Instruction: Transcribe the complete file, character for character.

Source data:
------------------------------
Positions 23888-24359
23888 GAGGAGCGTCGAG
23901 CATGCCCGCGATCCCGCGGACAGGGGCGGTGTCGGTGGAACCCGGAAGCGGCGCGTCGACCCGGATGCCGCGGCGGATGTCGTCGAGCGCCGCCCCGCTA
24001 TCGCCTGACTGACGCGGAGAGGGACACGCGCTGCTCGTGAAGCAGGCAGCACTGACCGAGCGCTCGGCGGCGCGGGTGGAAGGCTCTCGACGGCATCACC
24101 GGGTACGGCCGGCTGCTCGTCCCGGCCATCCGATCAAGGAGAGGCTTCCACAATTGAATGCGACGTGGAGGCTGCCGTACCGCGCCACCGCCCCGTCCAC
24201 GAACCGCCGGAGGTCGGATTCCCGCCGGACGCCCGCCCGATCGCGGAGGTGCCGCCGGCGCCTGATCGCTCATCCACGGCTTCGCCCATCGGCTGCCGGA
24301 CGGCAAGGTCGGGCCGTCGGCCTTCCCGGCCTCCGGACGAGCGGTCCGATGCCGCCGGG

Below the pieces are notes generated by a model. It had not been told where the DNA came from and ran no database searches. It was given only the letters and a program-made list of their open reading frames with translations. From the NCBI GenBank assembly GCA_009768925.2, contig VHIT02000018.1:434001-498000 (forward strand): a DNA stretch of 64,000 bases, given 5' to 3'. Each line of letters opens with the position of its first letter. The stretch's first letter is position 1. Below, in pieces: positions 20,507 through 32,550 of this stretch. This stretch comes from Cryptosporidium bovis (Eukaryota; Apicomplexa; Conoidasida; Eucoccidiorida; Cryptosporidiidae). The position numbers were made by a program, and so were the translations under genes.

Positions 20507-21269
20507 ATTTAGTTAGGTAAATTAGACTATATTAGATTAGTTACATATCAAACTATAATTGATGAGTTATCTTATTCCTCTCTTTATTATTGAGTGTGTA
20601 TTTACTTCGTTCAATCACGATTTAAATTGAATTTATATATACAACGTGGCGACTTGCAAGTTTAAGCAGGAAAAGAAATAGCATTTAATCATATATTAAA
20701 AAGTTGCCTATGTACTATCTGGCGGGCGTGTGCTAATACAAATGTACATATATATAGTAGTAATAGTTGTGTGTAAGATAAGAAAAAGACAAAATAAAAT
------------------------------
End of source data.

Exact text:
Positions 23888-24359
23888 GAGGAGCGTCGAG
23901 CATGCCCGCGATCCCGCGGACAGGGGCGGTGTCGGTGGAACCCGGAAGCGGCGCGTCGACCCGGATGCCGCGGCGGATGTCGTCGAGCGCCGCCCCGCTA
24001 TCGCCTGACTGACGCGGAGAGGGACACGCGCTGCTCGTGAAGCAGGCAGCACTGACCGAGCGCTCGGCGGCGCGGGTGGAAGGCTCTCGACGGCATCACC
24101 GGGTACGGCCGGCTGCTCGTCCCGGCCATCCGATCAAGGAGAGGCTTCCACAATTGAATGCGACGTGGAGGCTGCCGTACCGCGCCACCGCCCCGTCCAC
24201 GAACCGCCGGAGGTCGGATTCCCGCCGGACGCCCGCCCGATCGCGGAGGTGCCGCCGGCGCCTGATCGCTCATCCACGGCTTCGCCCATCGGCTGCCGGA
24301 CGGCAAGGTCGGGCCGTCGGCCTTCCCGGCCTCCGGACGAGCGGTCCGATGCCGCCGGG

Below the pieces are notes generated by a model. It had not been told where the DNA came from and ran no database searches. It was given only the letters and a program-made list of their open reading frames with translations. From the NCBI GenBank assembly GCA_009768925.2, contig VHIT02000018.1:434001-498000 (forward strand): a DNA stretch of 64,000 bases, given 5' to 3'. Each line of letters opens with the position of its first letter. The stretch's first letter is position 1. Below, in pieces: positions 20,507 through 32,550 of this stretch. This stretch comes from Cryptosporidium bovis (Eukaryota; Apicomplexa; Conoidasida; Eucoccidiorida; Cryptosporidiidae). The position numbers were made by a program, and so were the translations under genes.

Positions 20507-21269
20507 ATTTAGTTAGGTAAATTAGACTATATTAGATTAGTTACATATCAAACTATAATTGATGAGTTATCTTATTCCTCTCTTTATTATTGAGTGTGTA
20601 TTTACTTCGTTCAATCACGATTTAAATTGAATTTATATATACAACGTGGCGACTTGCAAGTTTAAGCAGGAAAAGAAATAGCATTTAATCATATATTAAA
20701 AAGTTGCCTATGTACTATCTGGCGGGCGTGTGCTAATACAAATGTACATATATATAGTAGTAATAGTTGTGTGTAAGATAAGAAAAAGACAAAATAAAAT